Airbags are one of the great inventions of modern motoring. They live concealed in your car until they’re needed. Then they deploy in milliseconds to potentially reduce injuries and possibly even save lives. Since the 1990s when they’ve been a part of everyday motoring, they’ve saved many thousands of people from more serious injury or worse. But are there any situations where airbags don’t or shouldn’t go off?
Shouldn’t airbags always deploy?
Actually no. Airbags are designed to go off in moderate to severe, frontal or near frontal impacts. The car should be going at more than about 14mph so they won’t explode if someone runs into you in the Sainsbury’s car park.
There are some situations where airbags either won’t (by design) or don’t deploy. They also won’t go off if you hit a pothole or a speed bump too fast. You might end up with a bent wheel but the airbag will remain intact. Then there are crashes that have little deceleration. For example, rear-end collisions and roll overs like our reader’s.
Why don’t airbags go off in rollovers?
Airbags are told to go off by sensors positioned around the car. There are sensors in the front corners of cars that detect impacts and sensors within the car that measure deceleration. In a rollover accident, the car might not hit anything or even slow down suddenly. After the driver has lost control, it may well keep going at initially unabated speed, even if it is upside down. This will prevent the airbags deploying.
Might it be another problem?
There is a chance there was a fault with the airbag. This might have been due to recall work that hasn’t been carried out or it might be something else. There’s a government website here where all recall work is listed.
There have also been cases where cars have crashed and the airbags deployed but when the car has been repaired post-crash, they haven’t been replaced correctly. In other accidents, the wiring that controls the airbag might be severed during the crash. Or there might be a faulty sensor that doesn’t do its job properly and tell the airbags to deploy.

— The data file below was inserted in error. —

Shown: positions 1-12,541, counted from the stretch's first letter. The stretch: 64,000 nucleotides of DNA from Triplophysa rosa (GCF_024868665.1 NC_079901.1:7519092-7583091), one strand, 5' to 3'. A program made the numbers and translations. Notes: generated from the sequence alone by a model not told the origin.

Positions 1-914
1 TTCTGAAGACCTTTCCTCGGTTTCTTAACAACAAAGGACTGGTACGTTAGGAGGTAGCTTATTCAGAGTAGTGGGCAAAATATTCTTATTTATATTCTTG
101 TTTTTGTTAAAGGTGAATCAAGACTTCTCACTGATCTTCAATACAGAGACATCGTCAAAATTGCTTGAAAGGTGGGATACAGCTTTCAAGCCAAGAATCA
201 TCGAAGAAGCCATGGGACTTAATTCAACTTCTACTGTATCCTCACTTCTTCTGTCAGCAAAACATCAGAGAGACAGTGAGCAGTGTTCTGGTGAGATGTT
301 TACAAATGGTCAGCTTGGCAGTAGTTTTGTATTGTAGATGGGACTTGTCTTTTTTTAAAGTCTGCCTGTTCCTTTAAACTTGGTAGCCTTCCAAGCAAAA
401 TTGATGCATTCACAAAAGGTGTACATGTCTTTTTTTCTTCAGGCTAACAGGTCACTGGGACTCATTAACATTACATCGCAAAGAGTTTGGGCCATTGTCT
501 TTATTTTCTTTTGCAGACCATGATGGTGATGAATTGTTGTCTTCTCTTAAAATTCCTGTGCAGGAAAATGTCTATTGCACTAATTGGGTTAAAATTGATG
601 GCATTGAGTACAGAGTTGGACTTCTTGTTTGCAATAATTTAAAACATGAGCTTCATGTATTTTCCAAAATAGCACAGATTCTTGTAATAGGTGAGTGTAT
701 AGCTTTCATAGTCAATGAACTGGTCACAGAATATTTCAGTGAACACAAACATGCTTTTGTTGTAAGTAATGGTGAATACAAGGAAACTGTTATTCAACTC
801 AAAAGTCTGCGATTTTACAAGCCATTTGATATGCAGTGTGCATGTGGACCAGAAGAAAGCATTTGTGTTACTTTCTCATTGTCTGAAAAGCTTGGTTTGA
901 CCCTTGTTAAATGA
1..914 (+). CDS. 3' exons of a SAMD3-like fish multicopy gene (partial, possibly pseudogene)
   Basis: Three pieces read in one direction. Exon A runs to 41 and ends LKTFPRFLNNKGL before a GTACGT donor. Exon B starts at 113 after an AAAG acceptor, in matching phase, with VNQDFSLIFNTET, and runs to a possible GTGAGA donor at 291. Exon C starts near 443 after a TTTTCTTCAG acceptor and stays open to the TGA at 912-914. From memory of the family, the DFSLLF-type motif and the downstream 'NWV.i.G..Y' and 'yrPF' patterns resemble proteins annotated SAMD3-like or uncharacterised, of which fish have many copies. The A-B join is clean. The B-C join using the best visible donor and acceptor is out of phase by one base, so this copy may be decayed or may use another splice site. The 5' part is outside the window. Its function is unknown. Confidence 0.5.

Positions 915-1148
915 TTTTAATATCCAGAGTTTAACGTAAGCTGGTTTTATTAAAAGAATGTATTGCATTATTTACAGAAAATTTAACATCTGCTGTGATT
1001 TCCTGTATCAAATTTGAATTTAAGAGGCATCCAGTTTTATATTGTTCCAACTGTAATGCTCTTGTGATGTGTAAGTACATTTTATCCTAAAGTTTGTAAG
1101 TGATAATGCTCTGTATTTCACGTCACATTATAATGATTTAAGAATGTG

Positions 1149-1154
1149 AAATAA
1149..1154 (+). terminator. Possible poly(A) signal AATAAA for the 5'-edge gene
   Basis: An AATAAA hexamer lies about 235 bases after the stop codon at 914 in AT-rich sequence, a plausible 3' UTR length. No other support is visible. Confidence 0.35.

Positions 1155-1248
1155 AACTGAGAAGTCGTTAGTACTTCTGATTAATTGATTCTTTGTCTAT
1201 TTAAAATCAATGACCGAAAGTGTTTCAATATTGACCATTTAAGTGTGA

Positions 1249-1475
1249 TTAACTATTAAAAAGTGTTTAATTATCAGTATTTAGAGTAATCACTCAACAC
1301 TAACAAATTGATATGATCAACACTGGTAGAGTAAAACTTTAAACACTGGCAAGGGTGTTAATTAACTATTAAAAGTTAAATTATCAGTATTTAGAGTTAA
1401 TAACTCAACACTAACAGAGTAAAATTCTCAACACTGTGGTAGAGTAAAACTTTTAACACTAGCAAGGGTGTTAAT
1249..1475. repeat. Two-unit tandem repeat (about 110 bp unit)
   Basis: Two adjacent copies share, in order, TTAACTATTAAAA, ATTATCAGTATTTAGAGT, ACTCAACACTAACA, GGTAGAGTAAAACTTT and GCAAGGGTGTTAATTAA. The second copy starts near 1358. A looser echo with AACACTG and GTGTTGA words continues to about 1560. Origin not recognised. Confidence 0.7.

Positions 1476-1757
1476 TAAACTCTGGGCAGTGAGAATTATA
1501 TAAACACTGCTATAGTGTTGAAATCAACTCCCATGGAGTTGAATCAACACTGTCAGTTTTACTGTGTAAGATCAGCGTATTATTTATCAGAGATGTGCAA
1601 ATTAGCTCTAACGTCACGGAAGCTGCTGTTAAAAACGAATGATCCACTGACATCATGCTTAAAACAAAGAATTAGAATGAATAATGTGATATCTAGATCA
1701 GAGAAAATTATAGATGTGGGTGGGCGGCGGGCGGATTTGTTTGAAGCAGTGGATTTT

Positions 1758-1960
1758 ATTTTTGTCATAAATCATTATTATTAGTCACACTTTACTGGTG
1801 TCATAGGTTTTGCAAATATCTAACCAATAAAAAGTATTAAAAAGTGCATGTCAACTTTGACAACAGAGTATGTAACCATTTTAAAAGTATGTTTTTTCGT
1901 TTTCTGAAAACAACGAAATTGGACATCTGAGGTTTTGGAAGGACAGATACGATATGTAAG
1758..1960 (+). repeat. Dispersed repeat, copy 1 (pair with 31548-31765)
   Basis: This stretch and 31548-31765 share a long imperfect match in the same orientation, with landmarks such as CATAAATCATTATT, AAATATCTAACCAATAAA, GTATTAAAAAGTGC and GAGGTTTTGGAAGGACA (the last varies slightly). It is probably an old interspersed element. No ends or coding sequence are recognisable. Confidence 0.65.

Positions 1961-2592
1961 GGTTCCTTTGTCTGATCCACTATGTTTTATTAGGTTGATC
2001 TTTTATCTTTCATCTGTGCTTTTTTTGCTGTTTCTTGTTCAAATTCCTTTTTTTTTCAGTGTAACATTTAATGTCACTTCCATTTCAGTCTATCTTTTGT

There have even been cases where the accelerant that ignites the airbags has been faulty, resulting in airbags not going off.
Who is responsible?
This depends on what really happened. We’d advise you have the crashed car checked by an independent inspector. They should be able to diagnose whether the airbag is at fault for not going off in the crash, whether there’s a maintenance problem with the airbag or whether the crash was such that the airbag couldn’t have gone off.
If it is a maintenance issue, whoever is responsible for that will be to blame. If recall work hasn’t been carried out for example, it might be the company that owns the car. Or it could be the garage that did any work resulting in the airbag not deploying.
I’ve been writing about cars and motoring for more than 25 years. My career started on a long-departed classic car weekly magazine called AutoClassic. I’ve since pitched up at Autosport, Auto Express, the News of the World, Sunday Times and most recently the Daily Telegraph. When I’m not writing about cars and motoring, I’m probably doing some kind of sport or working in my garden.